The warm weather is upon us and since most of us are still stuck at home and not working, we are spending more time sitting out in gardens and parks than we usually would. It is so important to wear sunscreen whenever you are going outside (or are sat in direct sunlight inside). This goes for every season of the year too, not just in the summer. In this post, I share my facial SPF recommendations and also get all your SPF questions answered by a dermatologist.
I had a chat with Altruist founder, dermatologist Dr Andrew Birnie, so that he could answer all those frequently asked SPF questions for you in this blog post. Altruist is a UK brand and there’s no doubt that Dr Birnie is more than qualified to have created the range. He’s a Consultant Dermatologist and skin cancer surgeon from Canterbury. He has teamed up with formulation scientists to create sunscreens that are premium quality but cost a fraction of the normal price. To achieve this, they reduce profit margins and unnecessary marketing costs. They even donate 10p from each tube sold to help protect the skin of children in Africa.
What is the difference between chemical and physical sunscreen?
A chemical (or organic) sunscreen absorbs UV rays and converts the energy into heat, which is released from the body. Physical (or mineral) is a sunscreen that reflects and scatters rays away from the body. Most sunscreens are a combination of both to ensure good coverage across the UV spectrum, as each have different absorption (of UV) properties.
Which should people use?
Wearing any sunscreen is better than none, but ideally you should choose one that protects across the UVB and UVA spectrum. You can look for the EU kite mark (UVA in a circle) which indicates that it meets EU requirements for broad spectrum protection or the star rating system to help guide you. A 5 star rating means the sunscreen offers about the same level of UVA protection is it does UVB (which is what the SPF refers to). You should choose a high SPF product, at least SPF 30 with broad spectrum protection, as this blocks UVB burning rays letting less of these harmful rays through. The higher the SPF the longer you will be protected, so long as you apply according to the manufacturers instructions (and reapply when instructed).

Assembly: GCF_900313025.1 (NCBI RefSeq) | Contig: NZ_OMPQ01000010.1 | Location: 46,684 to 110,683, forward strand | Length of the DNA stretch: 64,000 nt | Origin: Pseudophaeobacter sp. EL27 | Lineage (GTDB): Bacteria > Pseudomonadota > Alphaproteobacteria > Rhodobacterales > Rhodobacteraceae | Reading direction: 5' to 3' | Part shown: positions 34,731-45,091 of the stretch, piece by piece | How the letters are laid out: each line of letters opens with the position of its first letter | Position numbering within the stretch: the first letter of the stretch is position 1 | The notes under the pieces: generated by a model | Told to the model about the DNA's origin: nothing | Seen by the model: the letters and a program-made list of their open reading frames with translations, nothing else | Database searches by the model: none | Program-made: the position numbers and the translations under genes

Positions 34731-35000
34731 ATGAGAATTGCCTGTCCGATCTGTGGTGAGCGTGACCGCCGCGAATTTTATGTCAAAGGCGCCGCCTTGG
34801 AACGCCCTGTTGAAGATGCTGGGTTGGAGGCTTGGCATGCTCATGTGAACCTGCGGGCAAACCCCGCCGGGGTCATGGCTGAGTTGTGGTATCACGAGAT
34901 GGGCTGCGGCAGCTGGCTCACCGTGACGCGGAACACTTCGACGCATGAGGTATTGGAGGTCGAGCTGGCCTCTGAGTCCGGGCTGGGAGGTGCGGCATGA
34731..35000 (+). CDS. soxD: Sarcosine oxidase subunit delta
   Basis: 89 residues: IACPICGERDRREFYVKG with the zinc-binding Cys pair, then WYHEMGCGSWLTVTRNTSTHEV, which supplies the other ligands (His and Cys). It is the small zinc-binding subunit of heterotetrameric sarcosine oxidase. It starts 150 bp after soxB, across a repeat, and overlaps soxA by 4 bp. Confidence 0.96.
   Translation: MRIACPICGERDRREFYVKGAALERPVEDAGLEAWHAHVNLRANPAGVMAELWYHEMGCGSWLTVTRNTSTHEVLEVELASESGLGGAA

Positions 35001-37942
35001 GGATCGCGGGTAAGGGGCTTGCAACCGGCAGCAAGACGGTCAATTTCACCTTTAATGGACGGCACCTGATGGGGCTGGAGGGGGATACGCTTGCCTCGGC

When should people wear sunscreen?
You should apply sunscreen whenever you will be outdoors in daylight for more than about 15 minutes, but also be aware that UVA (which is the main cause of ageing) can penetrate through glass, so you will still be exposed sitting in a car. Ideally you should wear it year round as the UVA levels are fairly consistent year round, even when there is cloud cover. UVB causes burning and these levels increase with the intensity of the sun.Why is wearing sunscreen so important and beneficial?
Wearing sunscreen reduces your cumulative burden of sun exposure over a lifetime. It’s important to wear sunscreen to protect your skin and prevent you from burning, reducing your risk of sun damage and skin cancer. It’s really important to avoid burning as this significantly increases your likelihood of getting melanoma.
Broad spectrum sunscreens protect against both UVA and UVB rays. What’s the difference between them?